in movement, except the tune was changed, and stamp, stamp, stamp, went the men. We saw the two Wretches go under, and then the only movement was the ropes going through the blocks, one side paying out, the other coming in, bufc slowly. We had uo measurement of the ship, but as the rope acted directly — that is, there were no moving blocks — the distance around the bottom was exactly that covered by the men as they walked the deck drawing the rope behind them. Thus we were able to make some estimate ofthe distance, and we calculated ifc at fifty feet from surface to surface. Presently the two men appeared on the other side. They were hauled quite out of the water, and the rope by which they were hoisted was made fast and ready to pay out again. An officer — probably a doctor — went down and examined them. The one upon whom the strain of the rope had fallen was apparently lifeless. His face was turned towards us, it was bleeding and torn, his clothes were hanging in shreds, and his hands were dripping with blood. His eyes were open, but they seemed to be filled with blood. The ship's bottom covered with barnacles, rasped upon the poor wretches like nails. The other man appeared to be conscious. His back, as he hung in tlie air, was towards us, but he moved his head, we thought, and apparently o beg for mercy. Evidently the officer reported them still alive, for when be had come on deck again the two men were lowered into the water, and the crew manning the rope that led up from the other side, marched away with it, and once more the victims disappeared. From the time they went under the surface of the water till they reappeared at the other side ofthe ship was just 24 seconds. It seemed to us to have been an hour. The first frightful journey had terminated by their being scratched aud torn ; at the end of the second they were mutilated. The nose of one wretch was torn almost away, and the shreds of the clothing he had worn clung to him only by his bonds. He was blood literally from head to foot. His companion's condition was equally horrible. Thia time tbey were hauled up to the, rail and swung on board. Then we could see something of the action of this barbarous punishment, for they were not held off the ship, but were scraped up along the ship, striking against the ringbolts, chain?, and every cruel obstruction until they swung in free over the deck. Then they were lowered down and released. They were both unconscious, probably even then dead. It may be hoped they were. Death mu6t have been a welcome release. An enquiry into tbe facts made on board the ship elicited the reply that it was not a matter of public concern. Nevertheless, we were offered coffee and cigarettes. It is needless to siy that we did not accept either. For my part I should have rather seen the ship's company shot than accept any hospitality at the hands of its officers."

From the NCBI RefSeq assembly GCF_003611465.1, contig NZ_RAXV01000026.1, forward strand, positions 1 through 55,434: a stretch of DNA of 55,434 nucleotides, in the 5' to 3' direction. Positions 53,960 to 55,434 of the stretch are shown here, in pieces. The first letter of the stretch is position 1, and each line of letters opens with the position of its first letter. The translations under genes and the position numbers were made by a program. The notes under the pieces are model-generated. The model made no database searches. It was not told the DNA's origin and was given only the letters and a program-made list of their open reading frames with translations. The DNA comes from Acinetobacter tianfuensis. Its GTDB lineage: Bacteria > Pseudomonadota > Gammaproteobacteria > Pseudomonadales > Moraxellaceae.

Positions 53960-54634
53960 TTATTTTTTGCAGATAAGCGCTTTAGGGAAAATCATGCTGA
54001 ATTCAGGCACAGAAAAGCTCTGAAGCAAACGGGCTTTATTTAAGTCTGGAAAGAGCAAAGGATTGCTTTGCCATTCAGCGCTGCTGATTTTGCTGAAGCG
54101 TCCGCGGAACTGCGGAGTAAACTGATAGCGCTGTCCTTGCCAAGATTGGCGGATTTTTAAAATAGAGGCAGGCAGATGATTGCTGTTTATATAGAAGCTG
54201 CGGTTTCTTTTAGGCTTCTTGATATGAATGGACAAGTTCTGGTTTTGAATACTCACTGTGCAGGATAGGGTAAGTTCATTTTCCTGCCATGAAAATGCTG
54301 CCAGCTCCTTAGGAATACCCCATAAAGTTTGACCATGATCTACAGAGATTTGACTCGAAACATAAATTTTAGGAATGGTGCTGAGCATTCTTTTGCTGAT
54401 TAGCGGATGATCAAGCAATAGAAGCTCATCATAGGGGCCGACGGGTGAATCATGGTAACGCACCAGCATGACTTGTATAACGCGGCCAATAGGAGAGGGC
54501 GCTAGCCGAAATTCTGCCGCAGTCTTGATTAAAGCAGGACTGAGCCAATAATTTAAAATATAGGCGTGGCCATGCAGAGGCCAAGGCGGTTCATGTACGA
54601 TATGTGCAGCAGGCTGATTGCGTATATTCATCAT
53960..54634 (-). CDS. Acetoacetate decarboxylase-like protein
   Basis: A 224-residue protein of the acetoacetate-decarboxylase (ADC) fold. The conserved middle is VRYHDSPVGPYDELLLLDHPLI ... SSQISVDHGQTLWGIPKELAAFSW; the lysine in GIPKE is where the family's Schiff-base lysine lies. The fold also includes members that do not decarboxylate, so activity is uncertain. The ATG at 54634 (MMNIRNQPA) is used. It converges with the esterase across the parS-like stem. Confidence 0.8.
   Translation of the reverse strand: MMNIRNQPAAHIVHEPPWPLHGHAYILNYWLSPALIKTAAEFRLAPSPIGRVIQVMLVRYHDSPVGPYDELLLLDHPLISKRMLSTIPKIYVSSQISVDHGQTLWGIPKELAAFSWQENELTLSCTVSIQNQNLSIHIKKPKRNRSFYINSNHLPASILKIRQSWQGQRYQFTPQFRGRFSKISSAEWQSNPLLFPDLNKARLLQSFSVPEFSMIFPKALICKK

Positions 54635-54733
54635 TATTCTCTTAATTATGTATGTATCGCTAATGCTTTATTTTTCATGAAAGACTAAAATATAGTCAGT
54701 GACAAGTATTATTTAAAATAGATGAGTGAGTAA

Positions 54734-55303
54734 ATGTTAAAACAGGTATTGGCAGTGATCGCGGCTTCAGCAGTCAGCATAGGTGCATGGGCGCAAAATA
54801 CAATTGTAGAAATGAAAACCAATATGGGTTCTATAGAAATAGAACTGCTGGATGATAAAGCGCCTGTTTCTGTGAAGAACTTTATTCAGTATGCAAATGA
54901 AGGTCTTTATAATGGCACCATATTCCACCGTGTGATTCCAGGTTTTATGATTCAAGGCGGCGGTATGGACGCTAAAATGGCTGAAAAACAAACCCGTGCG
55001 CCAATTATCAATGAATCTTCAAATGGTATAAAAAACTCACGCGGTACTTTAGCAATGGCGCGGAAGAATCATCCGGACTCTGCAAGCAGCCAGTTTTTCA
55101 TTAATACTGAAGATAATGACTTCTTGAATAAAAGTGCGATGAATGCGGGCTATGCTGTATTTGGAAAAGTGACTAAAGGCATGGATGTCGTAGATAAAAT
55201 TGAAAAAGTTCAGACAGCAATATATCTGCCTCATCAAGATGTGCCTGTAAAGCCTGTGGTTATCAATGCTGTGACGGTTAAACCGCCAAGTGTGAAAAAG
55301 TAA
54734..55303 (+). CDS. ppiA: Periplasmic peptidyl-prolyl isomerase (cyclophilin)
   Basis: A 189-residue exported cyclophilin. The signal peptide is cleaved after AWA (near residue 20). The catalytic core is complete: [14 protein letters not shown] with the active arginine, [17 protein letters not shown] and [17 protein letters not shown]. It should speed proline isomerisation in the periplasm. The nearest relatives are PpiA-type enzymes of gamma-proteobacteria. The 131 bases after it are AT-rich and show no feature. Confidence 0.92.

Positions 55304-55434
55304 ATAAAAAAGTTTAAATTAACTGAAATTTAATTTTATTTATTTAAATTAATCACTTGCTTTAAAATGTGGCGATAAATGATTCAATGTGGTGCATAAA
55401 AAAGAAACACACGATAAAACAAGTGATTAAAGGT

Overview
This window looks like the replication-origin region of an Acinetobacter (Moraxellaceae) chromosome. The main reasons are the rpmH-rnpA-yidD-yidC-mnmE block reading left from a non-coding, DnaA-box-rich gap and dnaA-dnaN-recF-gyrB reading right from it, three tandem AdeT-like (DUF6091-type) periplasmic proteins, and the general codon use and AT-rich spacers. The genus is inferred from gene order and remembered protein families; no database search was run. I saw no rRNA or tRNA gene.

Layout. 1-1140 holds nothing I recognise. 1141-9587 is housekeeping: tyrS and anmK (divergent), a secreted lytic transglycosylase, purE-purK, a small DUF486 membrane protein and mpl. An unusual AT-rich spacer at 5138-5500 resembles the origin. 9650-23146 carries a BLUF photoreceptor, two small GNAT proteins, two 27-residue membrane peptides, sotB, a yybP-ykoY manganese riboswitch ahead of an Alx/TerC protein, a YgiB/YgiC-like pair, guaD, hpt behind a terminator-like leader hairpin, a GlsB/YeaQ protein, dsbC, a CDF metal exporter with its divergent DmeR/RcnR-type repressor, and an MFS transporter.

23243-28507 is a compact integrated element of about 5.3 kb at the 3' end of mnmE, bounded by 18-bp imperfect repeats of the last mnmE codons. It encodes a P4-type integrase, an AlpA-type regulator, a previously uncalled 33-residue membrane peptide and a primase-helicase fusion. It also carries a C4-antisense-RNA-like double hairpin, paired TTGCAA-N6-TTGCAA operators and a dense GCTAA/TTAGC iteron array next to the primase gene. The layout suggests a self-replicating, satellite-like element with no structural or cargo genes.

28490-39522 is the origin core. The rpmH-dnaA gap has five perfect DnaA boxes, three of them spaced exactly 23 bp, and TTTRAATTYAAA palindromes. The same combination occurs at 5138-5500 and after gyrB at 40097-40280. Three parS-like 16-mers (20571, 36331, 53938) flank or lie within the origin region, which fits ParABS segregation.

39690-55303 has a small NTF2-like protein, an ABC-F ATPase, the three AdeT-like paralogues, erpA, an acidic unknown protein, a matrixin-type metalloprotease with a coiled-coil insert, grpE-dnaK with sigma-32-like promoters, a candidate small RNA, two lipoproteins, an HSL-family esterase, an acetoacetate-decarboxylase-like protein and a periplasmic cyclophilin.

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https://paperspast.natlib.govt.nz/newspapers/NEM18821209.2.15.1

Bibliographic details

A HORRIBLE SIGHT., Nelson Evening Mail, Volume XVII, Issue 280, 9 December 1882

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1,249

A HORRIBLE SIGHT. Nelson Evening Mail, Volume XVII, Issue 280, 9 December 1882